1. ^ Everett 1999, p. 123. "In the United Kingdom Sgt. Pepper's Lonely Hearts Club Band...was rush-released six days ahead of its official date, June 1."
  2. ^ MacDonald 2005, p. 247.
  3. ^ Dowlding 1989, p. 165.
  4. ^ a b "100 Greatest Beatles Songs. No. 61 – 'With a Little Help From My Friends'". Rolling Stone. Retrieved 18 June 2012. 
  5. ^ Matovina 2000.
  6. ^ The Beatles 2000, p. 242.
  7. ^ a b Lewisohn 1988, p. 106.
  8. ^ MacDonald 2005, p. 246.
  9. ^ Everett 1999, p. 102.
  10. ^ "With a Little Help From My Friends". Retrieved 11 November 2017
  11. ^ "Paul McCartney and Friends: Change Begins Within". Radio City Music Hall. New York, NY: Madison Square Garden. Archived from the original on 21 January 2010. Retrieved 27 March 2010.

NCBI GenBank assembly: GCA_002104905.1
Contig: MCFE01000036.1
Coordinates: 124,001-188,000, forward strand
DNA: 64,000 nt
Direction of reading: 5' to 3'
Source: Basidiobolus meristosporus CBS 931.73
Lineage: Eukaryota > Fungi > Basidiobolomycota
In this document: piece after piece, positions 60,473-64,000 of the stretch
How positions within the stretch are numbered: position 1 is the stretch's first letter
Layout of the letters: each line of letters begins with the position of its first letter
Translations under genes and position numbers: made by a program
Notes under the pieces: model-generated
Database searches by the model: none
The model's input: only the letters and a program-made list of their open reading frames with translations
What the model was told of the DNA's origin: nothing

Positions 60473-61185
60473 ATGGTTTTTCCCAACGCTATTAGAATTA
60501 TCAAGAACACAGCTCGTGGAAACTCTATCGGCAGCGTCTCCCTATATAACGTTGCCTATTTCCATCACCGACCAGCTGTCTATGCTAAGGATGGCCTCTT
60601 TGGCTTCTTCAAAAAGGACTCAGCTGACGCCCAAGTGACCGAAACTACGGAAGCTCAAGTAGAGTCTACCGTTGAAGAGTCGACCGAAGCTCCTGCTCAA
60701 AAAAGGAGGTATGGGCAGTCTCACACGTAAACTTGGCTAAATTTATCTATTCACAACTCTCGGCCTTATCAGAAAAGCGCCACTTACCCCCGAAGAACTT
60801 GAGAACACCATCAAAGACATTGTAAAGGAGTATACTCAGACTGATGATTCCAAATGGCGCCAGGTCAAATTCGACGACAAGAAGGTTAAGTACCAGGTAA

12. ^
  13. ^ "Song: With a Little Help From My Friends – John Lennon, Paul McCartney". Second Hand Songs. Retrieved 21 August 2011. 
  14. ^ "Number 1 Singles of the 1960s". Retrieved 21 August 2011. 
  15. ^ "Number 1 Singles of the 1980s". Retrieved 21 August 2011. 
  16. ^ "Number 1 Singles of the 2000s". 16 March 2000. Retrieved 21 August 2011. 
  17. ^ "Mumford & Sons Get a Little Help From Their Friends for Glastonbury Finale". 30 June 2013. Retrieved 1 July 2013. 
  18. ^ 1983.
  19. ^ Wilson, Brian (May 8, 2015). "Brian Wilson: The Music That Made Me". Rolling Stone. 
  20. ^ "Everyday Companion". 
  21. ^ Kaufman, Gil (March 23, 2017). "Broadway Stars Come Together For All-Star Single 'With a Little Help from My Friends' to Support the Arts". Billboard. Retrieved March 24, 2017. 
  22. ^ Parrott, Billy (9 August 2013). "The Wonder Years: Music and References from Season One". The New York Public Library. Archived from the original on 2 September 2013. 
  23. ^ 2010.
  24. ^ "Pet Shop Boys' Always On My Mind tops cover version vote". BBC News. 27 October 2014. Retrieved 28 October 2014. 
  25. ^ "Grammy Hall of Fame Award. Retrieved 21 December 2012
  26. ^ Sesame Street – With a Little YELP from my Friends on YouTube
  27. ^ Fries 2009.
  28. ^ "SNL Season 01 Episode 03 - Rob Reiner, John Belushi as Joe Cocker -". NBC. Retrieved 2017-03-05. 
  29. ^


External linksEdit